She's the uncredited creator. My wife and I would cook food and she'd tell us (Rob and co-creator Lewis Morton) ideas. She'd tell us ideas and then makes us beautiful Mexican food, and her name never ended up on the script! She's not in the Writer's Guild and that's the problem, because we'd love to have her on the show. She's very busy writing movies and doing other things, but I would love to have her on the show.
And have a lot of her ideas made it directly into the show?
She came up with the idea the for the uncle, she said "you should have a guy who shows up (from Mexico) and is never leaving."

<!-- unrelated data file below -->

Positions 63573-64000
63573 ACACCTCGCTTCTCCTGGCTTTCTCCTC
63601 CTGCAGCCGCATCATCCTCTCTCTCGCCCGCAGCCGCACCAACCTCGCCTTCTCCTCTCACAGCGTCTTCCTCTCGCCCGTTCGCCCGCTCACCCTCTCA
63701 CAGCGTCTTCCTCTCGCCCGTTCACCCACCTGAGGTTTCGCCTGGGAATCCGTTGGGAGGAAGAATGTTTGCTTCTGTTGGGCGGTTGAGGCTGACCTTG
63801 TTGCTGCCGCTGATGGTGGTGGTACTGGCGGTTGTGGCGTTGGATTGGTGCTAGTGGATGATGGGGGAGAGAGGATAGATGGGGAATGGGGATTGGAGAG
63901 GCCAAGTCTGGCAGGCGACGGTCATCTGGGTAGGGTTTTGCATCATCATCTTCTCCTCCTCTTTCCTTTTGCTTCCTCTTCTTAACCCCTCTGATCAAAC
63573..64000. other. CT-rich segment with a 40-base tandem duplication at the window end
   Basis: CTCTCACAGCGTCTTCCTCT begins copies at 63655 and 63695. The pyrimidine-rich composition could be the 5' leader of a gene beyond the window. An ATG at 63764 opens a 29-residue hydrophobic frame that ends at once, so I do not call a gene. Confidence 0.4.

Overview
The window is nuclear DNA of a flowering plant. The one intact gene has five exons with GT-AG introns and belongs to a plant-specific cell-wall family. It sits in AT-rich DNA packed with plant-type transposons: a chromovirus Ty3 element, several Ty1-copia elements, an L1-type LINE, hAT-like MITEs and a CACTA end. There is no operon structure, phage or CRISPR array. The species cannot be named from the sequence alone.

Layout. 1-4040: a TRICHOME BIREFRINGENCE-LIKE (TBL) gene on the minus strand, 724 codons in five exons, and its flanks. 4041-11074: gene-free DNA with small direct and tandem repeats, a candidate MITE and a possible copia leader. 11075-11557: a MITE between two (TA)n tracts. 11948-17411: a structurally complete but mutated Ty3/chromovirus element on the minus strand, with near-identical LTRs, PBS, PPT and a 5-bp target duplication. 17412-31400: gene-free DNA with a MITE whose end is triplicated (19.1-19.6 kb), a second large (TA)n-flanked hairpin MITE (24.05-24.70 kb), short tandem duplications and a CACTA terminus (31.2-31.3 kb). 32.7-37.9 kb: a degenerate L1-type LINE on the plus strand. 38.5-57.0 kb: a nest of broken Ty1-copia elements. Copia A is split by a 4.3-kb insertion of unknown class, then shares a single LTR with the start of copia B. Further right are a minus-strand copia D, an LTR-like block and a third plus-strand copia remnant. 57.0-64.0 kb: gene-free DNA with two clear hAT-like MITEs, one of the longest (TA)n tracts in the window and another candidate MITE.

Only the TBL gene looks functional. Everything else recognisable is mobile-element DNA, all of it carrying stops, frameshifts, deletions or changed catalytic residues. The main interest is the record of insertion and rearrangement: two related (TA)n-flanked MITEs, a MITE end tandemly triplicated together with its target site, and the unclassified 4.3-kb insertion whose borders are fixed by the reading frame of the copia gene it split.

The show seems to balance being a family comedy with more specific cultural jokes. Is that something you're very conscious of?
I guess it's kind of in the background of my mind all the time. We want to do a show that's relatable for everybody - it just happens to be Hispanic. That's the idea. But without losing anybody. I'd like to just have a specificity on character and the development of the series to come from that. Opposed to, you know, I think the backdrop should be the culture clash.
It sounds like you've been pretty hands on with the writing on the show, is that something you plan on doing going forward?